CSUDH Professors Use MySpace As Research

MySpace is how many young people connect with each other; CSUDH professors look at this new form of communication and interaction.
 
 
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June 7, 2007 - PRLog -- Larry Rosen, professor of psychology, and Nancy Cheever, assistant professor of communications, are finding another use for MySpace.com — as an academic tool to study an ever-evolving form of socialization and communication. Last month the two California State University, Dominguez Hills professors lead a symposium on “The MySpace Generation: Adolescents Living in a Virtual World” at the annual conference of the Western Psychological Association in Vancouver. The symposium highlighted their recent research findings into the cyber social network: the influence of online interaction on adolescent socialization, the perception of sexual predators on MySpace, and the effect of parenting styles on MySpace usage.

As a father of four children, Rosen is glad that his teenagers have access to a safe venue to socialize, albeit a virtual one.

“My generation used to go hang out in places like a hobby shop or bowling alley,” he says. “Kids today can’t do that, so they hang out on MySpace. I look at it as a venue to do what all teenagers are trying to do, figure out who they are. They get a lot of their adolescent needs met online, such as socialization, and they get a way to test the world, which is a lot easier on MySpace. They can be someone different if they want, they can post something controversial and see how people react. So they get a lot of socialization experience that they don’t necessarily get any place else.”

Cheever points out, however, that the researchers found a correlation between the behavior of some teens who used MySpace frequently and a lack of socialization.

“I think it might be a matter of being on the computer for a long period of time, maybe not just necessarily MySpace use,” she says. “We did find out that people who tend to use it a lot also tend to experience more social isolation, depression and other issues.”

In relation to teens using MySpace to discover and invent themselves, Rosen points out that a lot of teens use the site to carefully test the waters in announcing their homosexuality or bisexuality.

“Being on MySpace lets you practice things that you’re not sure how to present in person, so that when you do see your friends face-to-face, you’ve already tried it out on them,” he says. “The literature shows that kids are coming out much younger than ever before and they will make allusions to homosexuality or bisexuality online and see how people react, rather than doing it in person.”

The researchers gathered data by surveying teens and parents in pairs. Cheever says that this has never been done before, and afforded the team the opportunity to compare the subjects’ responses to the same questions. Interestingly, the teen/parent answers agreed for the most part, especially in the area of parenting styles.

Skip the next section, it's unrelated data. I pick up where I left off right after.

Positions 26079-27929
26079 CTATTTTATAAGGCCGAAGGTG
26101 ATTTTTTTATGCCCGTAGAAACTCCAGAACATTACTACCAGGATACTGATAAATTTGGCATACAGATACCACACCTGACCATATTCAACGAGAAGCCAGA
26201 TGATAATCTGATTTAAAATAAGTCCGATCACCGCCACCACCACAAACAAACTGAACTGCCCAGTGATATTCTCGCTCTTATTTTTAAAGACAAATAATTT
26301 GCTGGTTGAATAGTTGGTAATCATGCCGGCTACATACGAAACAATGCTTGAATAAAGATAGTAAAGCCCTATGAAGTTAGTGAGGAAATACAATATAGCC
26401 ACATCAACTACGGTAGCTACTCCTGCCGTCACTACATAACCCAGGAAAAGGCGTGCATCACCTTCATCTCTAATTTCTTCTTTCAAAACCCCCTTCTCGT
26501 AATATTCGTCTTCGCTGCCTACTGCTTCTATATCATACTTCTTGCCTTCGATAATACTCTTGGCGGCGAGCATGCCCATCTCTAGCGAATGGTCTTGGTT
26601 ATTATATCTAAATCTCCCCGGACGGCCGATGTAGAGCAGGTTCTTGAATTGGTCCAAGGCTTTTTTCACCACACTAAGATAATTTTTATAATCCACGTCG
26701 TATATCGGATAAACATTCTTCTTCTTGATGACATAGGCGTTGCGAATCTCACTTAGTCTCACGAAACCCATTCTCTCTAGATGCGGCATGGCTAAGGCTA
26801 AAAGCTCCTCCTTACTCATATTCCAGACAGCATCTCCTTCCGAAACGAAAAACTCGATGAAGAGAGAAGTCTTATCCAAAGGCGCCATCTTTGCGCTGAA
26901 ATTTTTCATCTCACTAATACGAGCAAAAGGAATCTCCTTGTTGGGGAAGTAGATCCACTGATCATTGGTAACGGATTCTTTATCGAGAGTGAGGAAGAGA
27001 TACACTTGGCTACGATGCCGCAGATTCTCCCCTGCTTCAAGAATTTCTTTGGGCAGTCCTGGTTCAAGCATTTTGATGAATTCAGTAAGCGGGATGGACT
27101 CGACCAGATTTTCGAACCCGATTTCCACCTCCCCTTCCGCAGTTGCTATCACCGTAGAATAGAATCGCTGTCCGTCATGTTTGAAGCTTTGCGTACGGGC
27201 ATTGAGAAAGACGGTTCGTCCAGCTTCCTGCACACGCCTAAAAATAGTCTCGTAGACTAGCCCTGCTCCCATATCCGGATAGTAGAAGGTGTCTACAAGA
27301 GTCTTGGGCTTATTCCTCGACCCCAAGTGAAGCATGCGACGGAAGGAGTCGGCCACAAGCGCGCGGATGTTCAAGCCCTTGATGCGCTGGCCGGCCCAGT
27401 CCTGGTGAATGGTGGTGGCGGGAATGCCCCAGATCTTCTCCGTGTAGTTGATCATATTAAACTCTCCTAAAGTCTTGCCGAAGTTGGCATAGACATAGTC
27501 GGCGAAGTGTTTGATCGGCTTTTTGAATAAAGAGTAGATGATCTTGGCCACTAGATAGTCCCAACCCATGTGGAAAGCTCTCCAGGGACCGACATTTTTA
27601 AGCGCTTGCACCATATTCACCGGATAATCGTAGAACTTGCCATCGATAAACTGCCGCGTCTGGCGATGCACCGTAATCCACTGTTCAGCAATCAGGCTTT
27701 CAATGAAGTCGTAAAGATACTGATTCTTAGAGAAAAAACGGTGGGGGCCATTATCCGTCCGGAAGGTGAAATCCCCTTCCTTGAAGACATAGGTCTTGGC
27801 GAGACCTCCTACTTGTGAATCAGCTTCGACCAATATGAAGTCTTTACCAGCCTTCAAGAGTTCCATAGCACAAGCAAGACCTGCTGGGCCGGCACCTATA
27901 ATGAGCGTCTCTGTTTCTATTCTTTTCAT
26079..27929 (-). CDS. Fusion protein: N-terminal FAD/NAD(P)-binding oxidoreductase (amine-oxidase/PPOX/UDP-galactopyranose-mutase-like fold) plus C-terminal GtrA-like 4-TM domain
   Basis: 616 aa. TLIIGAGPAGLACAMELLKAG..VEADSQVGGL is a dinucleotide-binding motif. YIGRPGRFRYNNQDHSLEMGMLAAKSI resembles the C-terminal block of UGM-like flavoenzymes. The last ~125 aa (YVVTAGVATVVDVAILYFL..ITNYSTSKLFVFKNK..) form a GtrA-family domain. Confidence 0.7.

Another aspect they examined was the perceived abundance of sexual predators online. According to Cheever, only 15 percent of the entire teen sample had ever been contacted by someone with an unwanted sexual motive and 90 percent of them dealt with it appropriately.

“The perception of rampant sexual predators is such a hot topic in the media right now,” she notes. “With the way the media portrays it, it seems like predators are rampant on the Internet and all the kids are being stalked. While it happened to a few people, they told their parents about it, they blocked the person from their page; they told the person to go away or simply ignored them. The kids know how to deal with it, which is really encouraging.”

Cheever and Rosen’s next research project will be an examination of the dependence of consumers on peer reviews on the Internet.

“People seem to trust their peers more,” says Rosen. “They don’t trust experts because they think they are biased or written by somebody with a vested interest as opposed to somebody like them.

Cheever’s research has included studies of television’s effect on women’s self-perception and on the development of children. She is currently taking an unprecedented look at the influence of mixed martial arts on its predominantly male audience. (live link: http://www.csudh.edu/univadv/dateline/archives/20070313/f...)

A widely quoted commentator on the effects of technology on the human psyche, Rosen has co-authored TechnoStress: Coping with Technology @Work @Home @Play and The Mental Health Technology Bible (New York: Wiley, Jan.1997 and Sept. 1997) with clinical psychologist Michelle Weil. His upcoming book Me, MySpace and I: Parenting the Net Generation (New York: Palgrave McMillan, 2007) is scheduled for release this December.
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Located in the Los Angeles metropolitan area, California State University, Dominguez Hills is the most diverse of the CSU campuses, and according to U.S. News & World Report, one of the most diverse in the west among universities offering bachelor’s and master’s degrees. CSUDH offers 43 undergraduate majors and 23 master’s degrees as well as multiple subject and single subject teaching credentials. On the campus is the Home Depot Center, a multi-purpose sports complex that hosts world-class soccer, tennis, track and field, lacrosse and cycling. http://www.csudh.edu

Website: www.csudh.edu
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Source:California State University, Dominguez Hills
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Tags:Internet Myspace Psychology Larry Rosen Nancy Cheever
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